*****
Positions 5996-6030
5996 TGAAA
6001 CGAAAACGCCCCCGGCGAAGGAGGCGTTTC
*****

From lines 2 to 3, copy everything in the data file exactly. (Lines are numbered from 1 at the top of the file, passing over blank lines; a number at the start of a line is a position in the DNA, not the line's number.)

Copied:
5996 TGAAA
6001 CGAAAACGCCCCCGGCGAAGGAGGCGTTTC